Voodoo Macbeth is an intriguing presentation from independent movie studio Lightyear Entertainment.  It is another movie that is worth watching at least once but really does little to help make the case for the historical drama genre.  One thing that it does have going for it is its writing.  The writing encompasses not only Welles’ own story but the bigger story of how the now famed 1936 performance of Macbeth by the Harlem Negro Theater Unit came to happen.  The story of Welles’ personal relationship with his wife, Virginia plays into the bigger picture, but thankfully never overpowers the central story.  There is also the story of the theater troupe’s members and their own personal stories added to the mix. As with Welles’ personal story, their stories don’t take overpower the central story, either.  Along the way, the movie’s writing staff made sure to include the role of racism even there in Harlem at the time to help progress the bigger story of the collective’s drive to put on the play.  Considering how much went into the overall story, it would have been so easy for the writers to let the story get bogged down in itself, but thankfully it didn’t.  That allowed the pacing and story in general to remain fluid.  As a result, audiences are ensured their engagement and entertainment throughout the story.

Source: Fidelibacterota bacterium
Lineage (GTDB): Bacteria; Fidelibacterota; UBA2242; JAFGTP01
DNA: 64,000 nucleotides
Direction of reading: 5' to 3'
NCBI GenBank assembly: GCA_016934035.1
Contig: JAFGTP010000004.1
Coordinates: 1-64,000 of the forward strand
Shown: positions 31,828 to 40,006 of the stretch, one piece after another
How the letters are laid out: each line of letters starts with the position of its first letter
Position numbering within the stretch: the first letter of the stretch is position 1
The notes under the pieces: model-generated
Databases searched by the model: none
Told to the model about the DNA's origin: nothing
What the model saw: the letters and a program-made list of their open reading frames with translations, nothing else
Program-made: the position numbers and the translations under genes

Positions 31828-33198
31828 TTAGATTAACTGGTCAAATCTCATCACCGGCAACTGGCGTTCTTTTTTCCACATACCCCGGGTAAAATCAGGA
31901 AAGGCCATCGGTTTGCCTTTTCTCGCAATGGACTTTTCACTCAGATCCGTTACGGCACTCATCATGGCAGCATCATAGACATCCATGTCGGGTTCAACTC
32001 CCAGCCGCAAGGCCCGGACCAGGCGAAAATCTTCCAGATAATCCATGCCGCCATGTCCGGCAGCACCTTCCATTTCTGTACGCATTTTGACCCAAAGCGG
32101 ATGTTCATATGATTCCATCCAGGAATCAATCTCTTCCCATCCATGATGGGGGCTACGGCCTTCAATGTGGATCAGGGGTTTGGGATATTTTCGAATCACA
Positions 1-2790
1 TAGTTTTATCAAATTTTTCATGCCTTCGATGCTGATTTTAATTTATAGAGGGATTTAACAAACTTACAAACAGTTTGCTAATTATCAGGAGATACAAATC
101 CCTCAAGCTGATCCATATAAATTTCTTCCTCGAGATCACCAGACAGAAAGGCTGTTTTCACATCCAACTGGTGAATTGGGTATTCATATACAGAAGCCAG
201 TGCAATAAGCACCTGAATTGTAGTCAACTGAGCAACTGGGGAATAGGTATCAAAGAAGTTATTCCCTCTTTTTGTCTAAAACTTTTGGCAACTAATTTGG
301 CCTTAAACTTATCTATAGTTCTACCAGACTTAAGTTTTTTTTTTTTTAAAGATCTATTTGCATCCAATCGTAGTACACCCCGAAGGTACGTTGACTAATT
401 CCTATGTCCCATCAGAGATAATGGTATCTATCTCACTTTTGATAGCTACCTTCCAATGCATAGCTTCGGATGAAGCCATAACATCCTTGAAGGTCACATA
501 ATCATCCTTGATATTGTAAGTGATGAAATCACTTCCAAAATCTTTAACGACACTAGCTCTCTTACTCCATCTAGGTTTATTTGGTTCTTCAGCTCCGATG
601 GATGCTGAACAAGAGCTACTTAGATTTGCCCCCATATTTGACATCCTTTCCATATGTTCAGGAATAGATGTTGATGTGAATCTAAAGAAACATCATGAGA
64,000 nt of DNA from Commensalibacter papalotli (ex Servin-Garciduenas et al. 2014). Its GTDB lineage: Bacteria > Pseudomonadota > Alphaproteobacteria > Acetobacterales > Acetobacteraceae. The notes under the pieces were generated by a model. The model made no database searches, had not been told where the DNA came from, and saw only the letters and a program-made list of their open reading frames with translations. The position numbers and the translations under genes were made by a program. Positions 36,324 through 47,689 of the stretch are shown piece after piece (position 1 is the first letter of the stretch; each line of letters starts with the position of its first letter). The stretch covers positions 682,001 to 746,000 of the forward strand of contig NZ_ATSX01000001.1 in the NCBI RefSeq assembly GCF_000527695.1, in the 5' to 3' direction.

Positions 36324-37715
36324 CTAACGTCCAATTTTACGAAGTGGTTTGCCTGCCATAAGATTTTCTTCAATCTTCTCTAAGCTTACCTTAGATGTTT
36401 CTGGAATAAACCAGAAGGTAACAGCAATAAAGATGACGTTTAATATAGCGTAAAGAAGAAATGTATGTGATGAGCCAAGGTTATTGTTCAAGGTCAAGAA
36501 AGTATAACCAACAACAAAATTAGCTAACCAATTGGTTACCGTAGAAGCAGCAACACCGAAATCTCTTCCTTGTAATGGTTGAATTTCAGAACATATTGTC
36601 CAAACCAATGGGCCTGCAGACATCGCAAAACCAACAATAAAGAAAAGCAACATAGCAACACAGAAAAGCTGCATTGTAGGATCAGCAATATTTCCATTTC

While the writing that went into Voodoo Macbeth ensures audiences’ engagement and entertainment throughout its nearly two hour run time, the writing also includes a lot of foul language and content that some might find questionable, even considering its use in the bigger context of the story.  This is important to note because according to the movie’s case, it has no rating (IE PG, PG-13, R).  What’s more, there is not even any indication anywhere on the case of said content.  Some of that content includes references to homosexuality, which some audiences might find troubling.  At one point, two of the male cast members kiss each other, and at another one of the men in question attends a gay club, so that is content that again is understandable for its use in the context of the story but may cause some audiences to be uncomfortable.  All of this in mind, it is somewhat disconcerting that the movie got away with getting through without a rating.  Whether that is just because it is an independent movie or because it simply slipped through the cracks is anyone’s guess, but audiences need to be aware of all of this.  It is not enough to doom the movie but is definitely still of concern.